The film doesn’t shy away from some brutal scenes and this saves it from being too whimsical. Don’t get me wrong, there’s a lot of soft focus and fannying about Guernsey in dynamite frocks, damn you Lily James but it does have a slight edge.

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The romantic element is no surprise but it’s fun and photogenic – and sometimes that’s not a bad thing. As for talent, national treasure Penelope Wilton is ace as the prickly (and who can blame her) Amelia Maugery, the matriarch of the group who has lost almost everything to the war.

Katherine Parkinson’s hippy dippy Isola Pribby is also a delight and she lives in my actual dream home. James is a likeable leading lady too and although she’s incredibly wholesome, this did illustrate just how wasted she was in Baby Driver (a film not exactly celebrated for it’s female characterisation).

So I do recommend this nice film which could have just as easily been a BBC drama shown on a Sunday night (not a bad thing). Now, if you’ll excuse me, I’m off to book a solo jaunt to Guernsey. It looks like actual Heaven.

My Rating

4/5.

Weekly Digest

This week I am seriously digging:

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Atlanta, Season 2

The first season of Atlanta was so good, I feel like I’ve been waiting a life time for it to return. And now Donald Glover and friends (including the amazing Lakeith Stanfield) are back and it’s just as good as ever. Not only is deeply observational, it also has a lot to say about the state of the world, from the point of view of its mainly black cast.

It’s also funny as hell with some of the most off the wall scenarios (particularly episodes 1 (“Alligator Man“) and 6 (“Teddy Perkins“)). One of my favourites so far is episode 5, “Barbershop” which is pure perfection in its simplicity but is written so well and made me cackle all the way through.

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Killing Eve

I’m two episodes into this Phoebe Waller-Bridge co-written thriller and I’m frankly OBSESSED. Starring Sandra Oh, Fiona Shaw and always-flawless Jodie Comer as super-assassin Villanelle it’s already been pretty explosive.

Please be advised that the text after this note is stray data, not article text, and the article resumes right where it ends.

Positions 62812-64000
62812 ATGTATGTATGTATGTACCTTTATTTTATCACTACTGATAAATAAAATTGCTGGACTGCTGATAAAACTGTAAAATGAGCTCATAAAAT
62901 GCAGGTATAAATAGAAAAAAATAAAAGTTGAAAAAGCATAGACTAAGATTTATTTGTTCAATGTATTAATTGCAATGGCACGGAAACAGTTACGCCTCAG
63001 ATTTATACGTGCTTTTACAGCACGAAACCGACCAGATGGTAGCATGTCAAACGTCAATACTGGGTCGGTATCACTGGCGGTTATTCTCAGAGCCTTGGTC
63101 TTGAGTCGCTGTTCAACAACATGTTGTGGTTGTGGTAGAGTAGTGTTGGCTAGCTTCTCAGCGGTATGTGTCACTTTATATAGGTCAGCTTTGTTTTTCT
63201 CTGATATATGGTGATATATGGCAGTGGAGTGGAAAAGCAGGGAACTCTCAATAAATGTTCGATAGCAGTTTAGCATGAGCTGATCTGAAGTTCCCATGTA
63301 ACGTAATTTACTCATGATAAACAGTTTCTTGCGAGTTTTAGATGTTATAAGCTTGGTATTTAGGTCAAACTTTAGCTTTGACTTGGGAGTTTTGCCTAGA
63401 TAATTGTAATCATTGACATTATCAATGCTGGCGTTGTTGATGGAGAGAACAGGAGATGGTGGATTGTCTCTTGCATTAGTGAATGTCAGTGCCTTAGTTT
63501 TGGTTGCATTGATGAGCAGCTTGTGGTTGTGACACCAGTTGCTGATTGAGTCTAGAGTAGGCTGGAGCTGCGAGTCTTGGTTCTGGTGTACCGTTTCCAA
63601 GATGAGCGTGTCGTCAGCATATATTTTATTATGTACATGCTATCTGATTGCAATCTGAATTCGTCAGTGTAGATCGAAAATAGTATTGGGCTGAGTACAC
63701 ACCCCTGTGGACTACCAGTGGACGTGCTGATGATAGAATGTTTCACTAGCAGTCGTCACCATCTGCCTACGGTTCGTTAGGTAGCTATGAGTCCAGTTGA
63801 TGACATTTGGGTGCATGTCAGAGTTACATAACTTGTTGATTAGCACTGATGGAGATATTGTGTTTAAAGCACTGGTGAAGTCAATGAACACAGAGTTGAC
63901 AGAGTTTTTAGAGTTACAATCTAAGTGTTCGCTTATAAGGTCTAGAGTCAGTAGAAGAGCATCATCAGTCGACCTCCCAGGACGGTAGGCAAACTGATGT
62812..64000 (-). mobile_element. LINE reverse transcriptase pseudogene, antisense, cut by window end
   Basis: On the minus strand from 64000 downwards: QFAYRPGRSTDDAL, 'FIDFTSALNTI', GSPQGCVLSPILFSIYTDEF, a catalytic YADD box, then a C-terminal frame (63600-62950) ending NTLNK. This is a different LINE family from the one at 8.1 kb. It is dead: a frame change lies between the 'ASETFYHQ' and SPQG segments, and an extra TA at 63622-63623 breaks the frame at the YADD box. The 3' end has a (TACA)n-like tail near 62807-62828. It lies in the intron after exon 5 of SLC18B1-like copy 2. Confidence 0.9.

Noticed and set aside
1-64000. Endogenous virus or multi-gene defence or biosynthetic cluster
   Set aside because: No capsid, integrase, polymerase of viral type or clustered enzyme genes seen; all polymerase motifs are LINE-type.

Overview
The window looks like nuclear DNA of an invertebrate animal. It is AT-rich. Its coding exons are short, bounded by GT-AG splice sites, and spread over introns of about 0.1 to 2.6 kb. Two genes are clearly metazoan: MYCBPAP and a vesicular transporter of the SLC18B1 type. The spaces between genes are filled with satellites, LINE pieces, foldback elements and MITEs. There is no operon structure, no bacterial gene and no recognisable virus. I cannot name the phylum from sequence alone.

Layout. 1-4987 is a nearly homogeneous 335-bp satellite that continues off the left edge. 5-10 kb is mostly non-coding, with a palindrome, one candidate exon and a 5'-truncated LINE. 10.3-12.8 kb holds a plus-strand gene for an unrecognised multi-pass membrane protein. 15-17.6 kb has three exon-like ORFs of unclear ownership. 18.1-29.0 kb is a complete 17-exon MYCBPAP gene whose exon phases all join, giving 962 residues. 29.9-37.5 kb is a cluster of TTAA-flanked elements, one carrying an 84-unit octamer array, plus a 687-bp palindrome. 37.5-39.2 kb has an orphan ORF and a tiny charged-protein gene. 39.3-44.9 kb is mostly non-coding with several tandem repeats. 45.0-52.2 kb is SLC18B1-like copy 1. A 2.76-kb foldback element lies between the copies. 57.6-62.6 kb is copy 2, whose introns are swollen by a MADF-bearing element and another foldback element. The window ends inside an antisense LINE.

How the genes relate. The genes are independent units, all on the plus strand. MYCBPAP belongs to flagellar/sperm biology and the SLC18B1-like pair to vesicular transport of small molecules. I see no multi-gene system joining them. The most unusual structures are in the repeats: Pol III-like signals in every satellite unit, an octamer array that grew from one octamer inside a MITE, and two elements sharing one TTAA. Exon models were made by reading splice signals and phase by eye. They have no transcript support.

Currently playing on BBC America it’s one of my most favourite current shows and I can’t wait to see how Oh’s Eve Polastri fares in her mission to uncover the identity of the woman knocking off several of the world’s most prolific people. What’s more this all feels very female and while we do meet your usual bullshit male bureaucrats, it’s very much the women who shine here.

Jillian, I think you will LOVE.

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This Jumpsuit (Above)

Look at this total babe in her orange kimono sleeved jumpsuit.

I can’t imagine myself looking half as good as this in it, however I still want to swan around in this in the warmer months, a straw bag swinging from one arm and my own statement earrings embellishing my ear lobes.

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Penguin Modern Collection

There are 50 books in the Penguin Modern collection and are only £1 a pop, so you can grab yourself some classics from the greats without breaking a sweat. So far I’ve got:

Fame by Andy Warhol
New York City in 1979 by Kathy Acker
Food by Gertrude Stein
The End by Samuel Beckett
Investigations of a Dog by Franz Kafka
Three Japanese Short Stories by Akutagawa and Others
The Breakthrough by Daphne Du Maurier
The Missing Girl by Shirley Jackson
and The Custard Heart by Dorothy Parker

Not bad for under a tenner, eh? And they look amazing on the bookshelf or in my case, dotted around the flat.

What are you digging this week?

The Jane Austen Book Club (Film) Review

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Since Sunday was a complete and literal wash-out with torrential rain all day and even snow in some places in the country, there was no feasible way to leave the house.